So what I loved about Dear Abby was that in two sentences she just sorted everybody out. And I don't know if I had some fantasy that by reading the questions aloud and then reading the answers aloud - and I really can't believe that my family put up with this. Because I was really, it was really, you know, a second, first or second or third grader. We used to do this every morning, six days a week. The Brattleboro Reformer used to come and I would assemble my poor family around the table and I would do a dramatic reading of Dear Abby question and answer. But I think I took a lot of comfort in the idea that problems could be solved.
GROSS: Well, I think it's interesting that you described part of your job as making sure that your father was as unburdened as possible, because in this column that I referred to, you mentioned that an unanswerable question is your life, is why at the age of 54, when you were 23, did your father kill himself with a shotgun in the basement. And, you know, I can hardly think of something, you know, more horrible.
GALANES: No. It was - you can't think of much that's more horrible. And for my brothers and for my mother, for me, for my dad's family, it was shocking because it was one of those situations where you never would've imagined it. He was simply the kindest, loveliest guy and the idea that he was so, he was in so much pain and also so isolated, that he wasn't even in a position to share it with anyone. It breaks my heart and it also makes me, I mean at 23 and at 33 and at 43, it was - I'm going to say this is going to sound pretty selfish - but it was like a double slap, because I'm the fixer. If anyone should have seen this coming, it should have been me.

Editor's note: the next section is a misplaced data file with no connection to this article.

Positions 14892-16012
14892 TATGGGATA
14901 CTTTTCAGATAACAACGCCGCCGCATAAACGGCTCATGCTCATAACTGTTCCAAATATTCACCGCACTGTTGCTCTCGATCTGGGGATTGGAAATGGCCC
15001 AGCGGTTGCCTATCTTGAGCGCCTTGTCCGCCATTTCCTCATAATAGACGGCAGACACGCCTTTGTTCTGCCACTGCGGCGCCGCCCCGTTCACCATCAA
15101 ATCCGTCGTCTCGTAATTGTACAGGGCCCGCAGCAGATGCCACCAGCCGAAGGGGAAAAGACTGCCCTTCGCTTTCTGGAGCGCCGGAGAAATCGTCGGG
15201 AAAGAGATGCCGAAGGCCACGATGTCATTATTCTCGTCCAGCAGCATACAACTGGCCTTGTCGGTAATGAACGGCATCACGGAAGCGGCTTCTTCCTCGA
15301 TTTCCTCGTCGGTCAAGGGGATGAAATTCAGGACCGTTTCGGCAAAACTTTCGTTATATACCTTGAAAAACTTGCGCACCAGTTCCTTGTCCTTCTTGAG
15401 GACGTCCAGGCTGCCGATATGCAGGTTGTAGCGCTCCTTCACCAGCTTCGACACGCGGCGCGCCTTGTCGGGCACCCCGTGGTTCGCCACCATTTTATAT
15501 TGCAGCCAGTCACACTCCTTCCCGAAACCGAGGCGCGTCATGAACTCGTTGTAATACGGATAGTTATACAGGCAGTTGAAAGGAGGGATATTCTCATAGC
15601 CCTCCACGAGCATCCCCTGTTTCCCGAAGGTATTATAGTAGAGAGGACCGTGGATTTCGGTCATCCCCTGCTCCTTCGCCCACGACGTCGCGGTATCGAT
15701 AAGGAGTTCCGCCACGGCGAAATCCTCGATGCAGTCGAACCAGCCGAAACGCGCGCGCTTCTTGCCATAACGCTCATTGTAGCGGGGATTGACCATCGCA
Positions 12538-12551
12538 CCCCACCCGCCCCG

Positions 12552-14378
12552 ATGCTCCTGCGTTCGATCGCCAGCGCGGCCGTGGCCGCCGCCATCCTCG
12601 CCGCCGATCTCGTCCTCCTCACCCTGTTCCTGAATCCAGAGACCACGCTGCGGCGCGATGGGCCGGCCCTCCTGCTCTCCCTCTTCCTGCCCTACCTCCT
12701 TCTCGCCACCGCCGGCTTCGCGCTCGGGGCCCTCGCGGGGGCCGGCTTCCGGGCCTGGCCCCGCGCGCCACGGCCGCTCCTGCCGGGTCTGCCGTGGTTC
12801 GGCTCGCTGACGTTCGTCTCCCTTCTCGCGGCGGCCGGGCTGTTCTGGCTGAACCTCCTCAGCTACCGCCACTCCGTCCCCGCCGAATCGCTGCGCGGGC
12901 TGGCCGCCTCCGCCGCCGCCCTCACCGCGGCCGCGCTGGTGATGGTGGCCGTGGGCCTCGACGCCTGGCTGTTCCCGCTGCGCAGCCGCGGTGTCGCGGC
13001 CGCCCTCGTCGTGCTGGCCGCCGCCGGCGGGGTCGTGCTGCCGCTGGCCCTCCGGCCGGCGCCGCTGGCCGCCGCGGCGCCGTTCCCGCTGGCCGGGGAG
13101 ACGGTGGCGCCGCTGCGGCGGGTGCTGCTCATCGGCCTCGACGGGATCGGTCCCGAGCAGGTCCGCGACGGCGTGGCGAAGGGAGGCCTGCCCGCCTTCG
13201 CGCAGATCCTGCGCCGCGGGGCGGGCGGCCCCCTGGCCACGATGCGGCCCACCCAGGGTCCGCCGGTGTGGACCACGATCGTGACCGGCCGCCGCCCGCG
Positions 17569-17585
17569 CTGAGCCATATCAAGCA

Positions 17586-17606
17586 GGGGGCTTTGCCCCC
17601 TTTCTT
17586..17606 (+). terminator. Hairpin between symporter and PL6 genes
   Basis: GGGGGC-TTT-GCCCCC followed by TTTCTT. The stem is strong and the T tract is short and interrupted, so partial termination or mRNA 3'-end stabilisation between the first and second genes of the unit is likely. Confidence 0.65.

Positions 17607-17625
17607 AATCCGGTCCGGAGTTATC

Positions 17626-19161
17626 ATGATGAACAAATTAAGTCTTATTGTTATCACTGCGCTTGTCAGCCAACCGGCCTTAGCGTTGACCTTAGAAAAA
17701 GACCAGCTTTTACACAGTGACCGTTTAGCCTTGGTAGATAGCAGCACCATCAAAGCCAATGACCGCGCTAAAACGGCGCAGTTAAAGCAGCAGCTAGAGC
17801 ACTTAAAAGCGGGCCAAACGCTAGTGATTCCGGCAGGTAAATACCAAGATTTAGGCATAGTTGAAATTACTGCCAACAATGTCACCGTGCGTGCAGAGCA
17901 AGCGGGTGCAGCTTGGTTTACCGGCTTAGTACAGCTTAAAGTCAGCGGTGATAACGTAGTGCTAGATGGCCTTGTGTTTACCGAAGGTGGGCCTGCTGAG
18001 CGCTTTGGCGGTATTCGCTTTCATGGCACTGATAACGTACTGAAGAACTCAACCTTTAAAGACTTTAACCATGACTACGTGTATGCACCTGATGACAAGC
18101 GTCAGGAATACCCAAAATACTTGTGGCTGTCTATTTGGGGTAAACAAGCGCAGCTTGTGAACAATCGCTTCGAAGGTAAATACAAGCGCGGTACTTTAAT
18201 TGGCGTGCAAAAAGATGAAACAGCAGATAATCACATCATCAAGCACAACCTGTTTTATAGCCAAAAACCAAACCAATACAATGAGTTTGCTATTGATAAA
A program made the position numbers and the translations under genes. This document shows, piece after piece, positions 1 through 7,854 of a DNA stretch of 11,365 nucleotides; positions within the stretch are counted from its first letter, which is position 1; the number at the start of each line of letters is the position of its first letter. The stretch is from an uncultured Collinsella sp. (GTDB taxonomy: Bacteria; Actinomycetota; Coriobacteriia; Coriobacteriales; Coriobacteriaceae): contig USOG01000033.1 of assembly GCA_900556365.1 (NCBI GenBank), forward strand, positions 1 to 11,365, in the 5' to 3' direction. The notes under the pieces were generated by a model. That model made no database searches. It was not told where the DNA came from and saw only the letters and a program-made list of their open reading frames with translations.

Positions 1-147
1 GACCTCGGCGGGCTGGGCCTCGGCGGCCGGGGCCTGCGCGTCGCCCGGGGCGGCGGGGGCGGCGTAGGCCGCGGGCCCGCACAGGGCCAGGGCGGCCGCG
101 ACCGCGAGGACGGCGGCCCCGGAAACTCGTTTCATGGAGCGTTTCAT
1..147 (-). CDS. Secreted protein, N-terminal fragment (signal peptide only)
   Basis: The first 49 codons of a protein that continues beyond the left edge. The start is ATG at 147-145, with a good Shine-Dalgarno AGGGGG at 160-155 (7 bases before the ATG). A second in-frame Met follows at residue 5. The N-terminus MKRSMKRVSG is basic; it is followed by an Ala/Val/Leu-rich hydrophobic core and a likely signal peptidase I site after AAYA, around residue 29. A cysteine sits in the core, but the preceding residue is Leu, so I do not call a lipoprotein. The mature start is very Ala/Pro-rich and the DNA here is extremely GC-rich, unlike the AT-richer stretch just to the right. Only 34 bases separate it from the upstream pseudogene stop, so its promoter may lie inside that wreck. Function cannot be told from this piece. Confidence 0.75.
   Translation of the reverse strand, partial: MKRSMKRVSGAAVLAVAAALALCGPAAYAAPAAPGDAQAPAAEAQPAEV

GROSS: So, you know, you write an advice column now, but when you were 23 and your father killed himself at the age of 54, you felt responsible because you were the fixer in the family.
GALANES: I bet you couldn't talk to a suicide survivor who didn't feel responsible for some different reason, but that was the reason that I found.
GROSS: Could you talk to your mother about it, because she, I'm sure, knew things about your father as a spouse...
GALANES: We talked about it.
GROSS: ...that you as his son, you know, wouldn't know?
GALANES: Oh, yeah.
GALANES: Nonstop. I mean we talked about it. We family therapied about it. We individually therapied about it. I went to like lunatic ashrams in Southern California and talked about it. I mean, there was no not talking about it. And finally I wrote this novel. I thought, I was getting nowhere with any of this and I wrote a novel. And I decided the way that I'm going to solve this problem is by fictionalizing my father a little bit. And by fictionalizing him, I'm going to circle around him that way and I will understand this story.
And the novel was pretty good. And it got published. And like so many novels, 17 people bought it. But in a weird, happy fluke - and this is the happy fluke that makes "Social Q's" - both the column and this book - mean so much to me. That out of this awful tragedy of my life, the one of the 17 readers of this novel was the editor of the Style section. And she said to me...
GROSS: Why does - I'm sorry, why did reading that novel make her think, an advice columnist, I've found him?